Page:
What is NATO’s new artificial intelligence strategy?

NATO has emphasised the need for “collaboration and cooperation” among members on “any matters relating to AI for transatlantic defence and security”

The North Atlantic Treaty Organization (NATO), which is an alliance of 30 countries from Europe and North America that exists to protect the people and territory of its members, has announced that it would adopt an 18-point AI strategy and launch a “future-proofing” fund with the goal of investing around US$1 billion.

Artificial Intelligence (AI) is changing the global defence and security environment and now offers NATO an opportunity to strengthen its ‘technological edge’.

The new strategy outlines how AI can be applied to defence and security in a protected and ethical way. As such, it sets standards of responsible use of AI technologies, in accordance with international law and NATO’s values. It also addresses the threats posed by the use of AI by adversaries and how to establish trusted cooperation with the innovation community on AI.

Artificial Intelligence is one of the seven technological areas which NATO Allies have prioritised for their relevance to defence and security. These include quantum-enabled technologies, data and computing, autonomy, biotechnology and human enhancements, hypersonic technologies, and space.

 

Responsible use of AI

Allies and NATO commit to ensuring that the AI applications they develop and consider for deployment will be in accordance with the following six principles:

  • Lawfulness: AI applications will be developed and used in accordance with national and international law, including international humanitarian law and human rights law, as applicable.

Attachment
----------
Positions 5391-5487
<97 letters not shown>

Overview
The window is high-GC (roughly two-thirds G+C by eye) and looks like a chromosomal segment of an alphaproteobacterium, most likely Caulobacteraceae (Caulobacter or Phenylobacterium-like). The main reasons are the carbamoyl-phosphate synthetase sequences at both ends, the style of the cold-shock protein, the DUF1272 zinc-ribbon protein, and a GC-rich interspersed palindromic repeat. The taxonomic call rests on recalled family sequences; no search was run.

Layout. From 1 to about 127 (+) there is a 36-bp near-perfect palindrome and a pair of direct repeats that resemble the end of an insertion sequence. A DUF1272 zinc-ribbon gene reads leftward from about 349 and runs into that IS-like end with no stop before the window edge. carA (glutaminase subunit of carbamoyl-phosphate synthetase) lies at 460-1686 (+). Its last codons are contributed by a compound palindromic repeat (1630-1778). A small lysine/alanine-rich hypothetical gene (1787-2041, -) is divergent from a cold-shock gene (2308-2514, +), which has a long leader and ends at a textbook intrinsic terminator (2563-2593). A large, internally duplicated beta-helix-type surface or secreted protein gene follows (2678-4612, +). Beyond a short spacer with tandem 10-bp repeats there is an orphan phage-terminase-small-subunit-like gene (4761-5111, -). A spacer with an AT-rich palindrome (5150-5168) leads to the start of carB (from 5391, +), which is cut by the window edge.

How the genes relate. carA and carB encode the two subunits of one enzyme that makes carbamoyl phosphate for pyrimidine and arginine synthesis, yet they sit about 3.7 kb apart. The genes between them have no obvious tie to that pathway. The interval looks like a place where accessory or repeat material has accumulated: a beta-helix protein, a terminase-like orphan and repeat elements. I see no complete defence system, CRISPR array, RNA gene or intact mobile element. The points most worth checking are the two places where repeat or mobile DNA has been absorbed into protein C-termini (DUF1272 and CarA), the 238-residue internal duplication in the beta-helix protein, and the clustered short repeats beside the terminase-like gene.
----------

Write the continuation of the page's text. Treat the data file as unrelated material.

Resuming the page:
• Responsibility and Accountability: AI applications will be developed and used with appropriate levels of judgment and care; clear human responsibility shall apply in order to ensure accountability.
  • Explainability and Traceability: AI applications will be appropriately understandable and transparent, including through the use of review methodologies, sources, and procedures. This includes verification, assessment and validation mechanisms at either a NATO and/or national level.
  • Reliability: AI applications will have explicit, well-defined use cases. The safety, security, and robustness of such capabilities will be subject to testing and assurance within those use cases across their entire life cycle, including through established NATO and/or national certification procedures.
  • Governability: AI applications will be developed and used according to their intended functions and will allow for: appropriate human-machine interaction; the ability to detect and avoid unintended consequences; and the ability to take steps, such as disengagement or deactivation of systems, when such systems demonstrate unintended behaviour.
  • Bias Mitigation: Proactive steps will be taken to minimise any unintended bias in the development and use of AI applications and in data sets.

“In order to maintain NATO’s technological edge, we commit to collaboration and cooperation among Allies on any matters relating to AI for transatlantic defence and security. NATO and Allies can help accelerate these efforts by building on the existing adoption efforts of several NATO and Allied bodies.” says NATO in a summary of their AI strategy. 

 

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